The geographical and historical dictionary of America and the West Indies [volume 1]
miles and a half e. ofirondequat or Rundagut bay, and SO e. from Niagara falls. The setlleincnts on Chenessee river from its month upwards, are Hartford, Ontario, Wadsworth, and Williamsburgh. The last mentioned place, it is probable, wili soon be the seat of extensive comineice. There will not be a carrying place between New York city and Williamsburgh Avhen tiie w. canals and locks shall be completed. The carrying places at present areas follows, viz. Albany to Schenectady, 16 miles ; from the head of tiie Mohawk to Wood creek, one ; Oswego lalls, two ; Chenessee falls, two ; so that there are but 2 1 miles land carriage necessary, in order to convey commodities from a tract of country capable of maintaining several millions of people. The famous Chenessee flats lie on the borders of this river. They arc about 20 miles long, and about four wide; the soil is remarkably rich, quite clear of trees, producing grass near 10 feet high. Tliese flats are estimated to be worth 200,000/. as they now lie. They arc mostly the property of the Indians.)
CHENGUE, a settlement of the province and government of Santa Marta in the kingdom of Tierra Firme ; situate on the sea-coast. It was sacked by William Gauson in 1655, who also destroyed and plundered circumjacent estates.
(CHEPAWAS, or Chipeways, an Indian nation inhabiting the coast of lake Superior and the islands in the lake. They could, according to Mr. Hutchins, furnish 1000 warriors 20 years ago. Otlier tribes of this nation inhabit the country round Saguinam or Sagana bay, and lake Huron, bay Puan, and a part of lake Michigan. They were lately hostile to the United States, but, by the treaty of Greenville, August 3. 1795, they yielded to them the island De Bois Blanc. See Six Nations.)
CHEPETLAN, a settlement of the head settlement, and alcaldía mayor of Tlapa, in Nueva España. It contains 203 families of Indians, who live by tiie making and selling of chocolate cups. Two leagues to the n. n. 70. of Tenango.
sippi to the lands claimed by the Sioux, with whom they still cop.tend for dominion. They claim also, c. of the Mississippi, the country extending as far as lake Superior, including the waters of the St. lamis. Tliis country is thickly covered with timber generally, lies level, and generally fertile, though a considerable proportion of it is intersected and broken up by small lakes, morasses, and small swamps, particularly about the heads of the Mississipi and river St. Louis. They do not cultivate, but live principally on the wild rice, which they procure in great abundance on the borders of Leach lake and the banks of the Mississipi. Their number has been considerably reduced by W'ars and tlie small-pox. Their trade is at its greatest extent.)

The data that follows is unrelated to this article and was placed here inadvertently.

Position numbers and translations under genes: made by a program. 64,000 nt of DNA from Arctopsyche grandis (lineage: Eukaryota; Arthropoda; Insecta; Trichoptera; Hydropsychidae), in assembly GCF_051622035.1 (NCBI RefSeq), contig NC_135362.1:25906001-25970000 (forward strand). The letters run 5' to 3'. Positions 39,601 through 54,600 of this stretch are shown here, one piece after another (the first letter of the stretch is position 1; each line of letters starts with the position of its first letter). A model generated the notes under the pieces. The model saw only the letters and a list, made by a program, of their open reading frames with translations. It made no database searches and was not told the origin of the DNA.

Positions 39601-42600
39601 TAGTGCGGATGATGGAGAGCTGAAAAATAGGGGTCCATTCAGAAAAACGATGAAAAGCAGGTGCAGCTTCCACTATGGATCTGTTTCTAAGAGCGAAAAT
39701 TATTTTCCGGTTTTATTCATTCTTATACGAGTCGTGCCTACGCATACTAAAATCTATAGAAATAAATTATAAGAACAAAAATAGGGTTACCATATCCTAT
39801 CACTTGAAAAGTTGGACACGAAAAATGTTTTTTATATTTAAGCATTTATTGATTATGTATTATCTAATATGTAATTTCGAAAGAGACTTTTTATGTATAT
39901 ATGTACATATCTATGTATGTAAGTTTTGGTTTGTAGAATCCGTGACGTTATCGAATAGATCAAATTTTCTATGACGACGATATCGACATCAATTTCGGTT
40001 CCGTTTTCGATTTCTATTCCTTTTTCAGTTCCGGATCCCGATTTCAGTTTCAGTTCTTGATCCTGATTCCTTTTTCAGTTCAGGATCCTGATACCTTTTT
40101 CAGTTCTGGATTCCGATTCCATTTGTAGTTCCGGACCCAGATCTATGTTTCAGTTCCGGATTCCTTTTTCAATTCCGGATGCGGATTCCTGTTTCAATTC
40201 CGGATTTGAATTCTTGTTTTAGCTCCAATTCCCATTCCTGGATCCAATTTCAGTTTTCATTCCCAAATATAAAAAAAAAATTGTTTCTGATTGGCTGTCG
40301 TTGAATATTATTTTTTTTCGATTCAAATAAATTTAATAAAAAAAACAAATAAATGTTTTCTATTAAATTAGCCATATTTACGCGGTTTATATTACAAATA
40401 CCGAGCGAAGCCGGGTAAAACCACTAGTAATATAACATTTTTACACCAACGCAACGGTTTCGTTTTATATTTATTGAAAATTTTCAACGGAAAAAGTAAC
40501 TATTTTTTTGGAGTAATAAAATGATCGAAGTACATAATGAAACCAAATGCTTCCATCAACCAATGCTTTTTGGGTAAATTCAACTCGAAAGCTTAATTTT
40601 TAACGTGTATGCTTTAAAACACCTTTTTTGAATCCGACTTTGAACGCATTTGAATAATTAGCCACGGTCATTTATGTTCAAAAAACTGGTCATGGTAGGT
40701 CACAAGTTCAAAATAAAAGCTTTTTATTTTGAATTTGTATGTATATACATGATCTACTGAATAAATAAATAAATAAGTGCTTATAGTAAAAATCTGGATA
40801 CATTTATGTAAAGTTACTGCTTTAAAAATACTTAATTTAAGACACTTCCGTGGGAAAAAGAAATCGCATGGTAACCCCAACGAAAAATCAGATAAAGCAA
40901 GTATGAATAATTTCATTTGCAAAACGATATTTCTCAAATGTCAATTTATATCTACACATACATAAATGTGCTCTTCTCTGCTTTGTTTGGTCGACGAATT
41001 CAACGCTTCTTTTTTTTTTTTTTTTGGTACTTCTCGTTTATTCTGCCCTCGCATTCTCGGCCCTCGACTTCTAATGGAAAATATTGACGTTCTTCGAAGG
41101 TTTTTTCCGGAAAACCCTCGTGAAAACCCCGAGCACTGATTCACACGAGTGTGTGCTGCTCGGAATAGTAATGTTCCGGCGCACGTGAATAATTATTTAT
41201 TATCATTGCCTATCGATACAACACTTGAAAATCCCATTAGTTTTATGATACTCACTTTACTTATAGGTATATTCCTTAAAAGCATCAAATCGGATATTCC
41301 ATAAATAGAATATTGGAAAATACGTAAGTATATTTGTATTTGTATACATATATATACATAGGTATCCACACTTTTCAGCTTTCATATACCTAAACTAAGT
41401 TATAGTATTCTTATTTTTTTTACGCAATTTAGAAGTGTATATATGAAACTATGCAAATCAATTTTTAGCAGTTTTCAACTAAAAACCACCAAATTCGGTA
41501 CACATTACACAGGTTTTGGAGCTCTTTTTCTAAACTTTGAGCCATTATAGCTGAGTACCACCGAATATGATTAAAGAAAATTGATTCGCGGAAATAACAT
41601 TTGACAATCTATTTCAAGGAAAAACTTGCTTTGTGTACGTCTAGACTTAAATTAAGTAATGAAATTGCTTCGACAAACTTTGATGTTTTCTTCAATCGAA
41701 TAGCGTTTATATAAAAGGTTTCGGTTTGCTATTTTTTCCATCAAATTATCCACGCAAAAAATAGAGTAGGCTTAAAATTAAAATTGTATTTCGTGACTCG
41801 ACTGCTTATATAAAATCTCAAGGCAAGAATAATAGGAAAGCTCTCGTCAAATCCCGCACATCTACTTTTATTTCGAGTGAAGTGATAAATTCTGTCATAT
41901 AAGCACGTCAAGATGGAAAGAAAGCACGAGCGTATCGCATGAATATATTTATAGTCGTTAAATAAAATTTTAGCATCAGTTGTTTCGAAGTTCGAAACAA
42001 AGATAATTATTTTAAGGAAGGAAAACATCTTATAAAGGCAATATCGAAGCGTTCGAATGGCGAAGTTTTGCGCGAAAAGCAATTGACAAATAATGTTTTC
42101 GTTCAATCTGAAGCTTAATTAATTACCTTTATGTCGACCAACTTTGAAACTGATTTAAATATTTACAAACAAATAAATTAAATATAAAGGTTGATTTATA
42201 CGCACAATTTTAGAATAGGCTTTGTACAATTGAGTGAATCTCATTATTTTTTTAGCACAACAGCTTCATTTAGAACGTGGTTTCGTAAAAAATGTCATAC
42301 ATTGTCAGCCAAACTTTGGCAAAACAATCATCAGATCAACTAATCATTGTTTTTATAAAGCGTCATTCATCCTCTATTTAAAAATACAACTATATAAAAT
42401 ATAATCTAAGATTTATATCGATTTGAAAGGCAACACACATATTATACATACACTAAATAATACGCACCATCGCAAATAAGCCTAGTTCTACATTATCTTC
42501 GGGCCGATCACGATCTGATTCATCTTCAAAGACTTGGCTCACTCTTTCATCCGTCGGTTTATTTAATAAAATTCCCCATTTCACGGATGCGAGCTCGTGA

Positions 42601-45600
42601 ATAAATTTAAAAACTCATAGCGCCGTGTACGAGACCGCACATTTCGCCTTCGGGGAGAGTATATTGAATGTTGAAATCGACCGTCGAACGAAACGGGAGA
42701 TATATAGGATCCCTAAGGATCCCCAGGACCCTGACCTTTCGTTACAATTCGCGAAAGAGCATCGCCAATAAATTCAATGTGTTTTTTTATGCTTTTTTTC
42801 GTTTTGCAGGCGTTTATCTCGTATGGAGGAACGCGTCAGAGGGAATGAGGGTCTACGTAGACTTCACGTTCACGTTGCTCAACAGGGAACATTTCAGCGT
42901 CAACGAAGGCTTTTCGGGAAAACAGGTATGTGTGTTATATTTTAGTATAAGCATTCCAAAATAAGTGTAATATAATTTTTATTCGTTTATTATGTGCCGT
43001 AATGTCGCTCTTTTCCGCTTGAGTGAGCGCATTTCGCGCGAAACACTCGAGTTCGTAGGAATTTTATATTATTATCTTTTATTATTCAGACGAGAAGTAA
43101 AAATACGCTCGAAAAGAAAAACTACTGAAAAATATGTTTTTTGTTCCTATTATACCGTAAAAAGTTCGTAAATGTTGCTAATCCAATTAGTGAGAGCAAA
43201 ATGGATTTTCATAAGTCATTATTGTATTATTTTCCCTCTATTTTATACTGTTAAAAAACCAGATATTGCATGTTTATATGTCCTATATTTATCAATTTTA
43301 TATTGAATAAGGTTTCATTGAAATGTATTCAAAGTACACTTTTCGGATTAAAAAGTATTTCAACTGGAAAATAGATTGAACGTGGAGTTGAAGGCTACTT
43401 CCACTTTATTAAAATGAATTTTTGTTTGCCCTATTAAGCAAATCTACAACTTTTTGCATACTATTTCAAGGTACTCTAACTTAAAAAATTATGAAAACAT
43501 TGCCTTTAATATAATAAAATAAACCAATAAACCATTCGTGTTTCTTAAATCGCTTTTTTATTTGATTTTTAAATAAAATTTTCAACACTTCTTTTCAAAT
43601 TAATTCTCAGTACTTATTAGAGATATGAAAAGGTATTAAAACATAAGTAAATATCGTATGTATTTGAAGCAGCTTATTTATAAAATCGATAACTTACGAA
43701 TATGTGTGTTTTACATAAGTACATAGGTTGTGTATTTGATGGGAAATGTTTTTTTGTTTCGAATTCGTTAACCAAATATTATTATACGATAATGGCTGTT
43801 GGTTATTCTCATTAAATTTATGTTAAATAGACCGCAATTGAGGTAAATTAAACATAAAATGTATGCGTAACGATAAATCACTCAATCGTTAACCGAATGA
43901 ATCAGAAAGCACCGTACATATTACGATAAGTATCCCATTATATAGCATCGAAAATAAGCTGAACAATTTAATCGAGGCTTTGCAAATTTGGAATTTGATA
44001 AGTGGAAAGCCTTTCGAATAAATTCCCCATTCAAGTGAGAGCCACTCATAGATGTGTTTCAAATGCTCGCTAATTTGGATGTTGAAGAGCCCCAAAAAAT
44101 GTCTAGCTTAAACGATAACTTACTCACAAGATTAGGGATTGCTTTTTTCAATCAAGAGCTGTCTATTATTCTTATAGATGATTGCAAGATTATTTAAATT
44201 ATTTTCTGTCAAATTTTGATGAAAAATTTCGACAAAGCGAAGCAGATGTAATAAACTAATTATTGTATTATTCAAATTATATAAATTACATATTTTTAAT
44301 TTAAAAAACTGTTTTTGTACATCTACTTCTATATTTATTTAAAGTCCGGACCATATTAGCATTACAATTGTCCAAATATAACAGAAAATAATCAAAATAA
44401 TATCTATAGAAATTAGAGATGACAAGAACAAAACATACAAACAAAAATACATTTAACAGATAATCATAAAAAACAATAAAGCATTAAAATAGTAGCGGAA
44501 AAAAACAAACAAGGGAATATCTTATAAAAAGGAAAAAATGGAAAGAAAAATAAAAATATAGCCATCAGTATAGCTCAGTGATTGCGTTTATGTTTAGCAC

(Chepewas, of Red Lake, Indians of N. America, who claim the country about Red Lake and Red Lake river, as far as the Red river of lake Winnipie, beyond which last river they contend with the Sioux for territory. This is a low level country, and generally thickly covered with timber, interrupted with many swamps and morasses. This, as well as the other bands of Chepewas, are esteemed the best hunters in the ti. to. country ; but from the long residence of this band in the country they now inhabit, game is become scarce ; therefore their trade is supposed to be at its greatest extent. The Chepewas are a well-disposed people, but excessively fond of spirituous liquors.)
(Chepewas, of River Pembena, Indians of N. America, who formerly resided on the e. side of the Mississippi, at Sand lake, but were induced by the N. W. company to remove, a few years since, to the river Pembena. They do not claim the lands on which they hunt. Tiie country is level, and the soil good. The w. side of the river is pi incipally prumVs, or open plains ; on the e. side there is a greater proportion of timber. Their trade at present is a very valuable one, and will probably increase for some years. They do not cultivate, but live by hunting. They are welldisposed towards the whites.)
CHEPILLO, a small island of the S. sea, in the gulf of Panamá, and at the mouth or entrance ofthe river Bayano, is somewhat more than two leagues distant Irom the continent; three miles in circumference, and enjoys a pleasant climate, although sometim.es subject to intense heat. It was formerly inhabited by the Indians, of whom there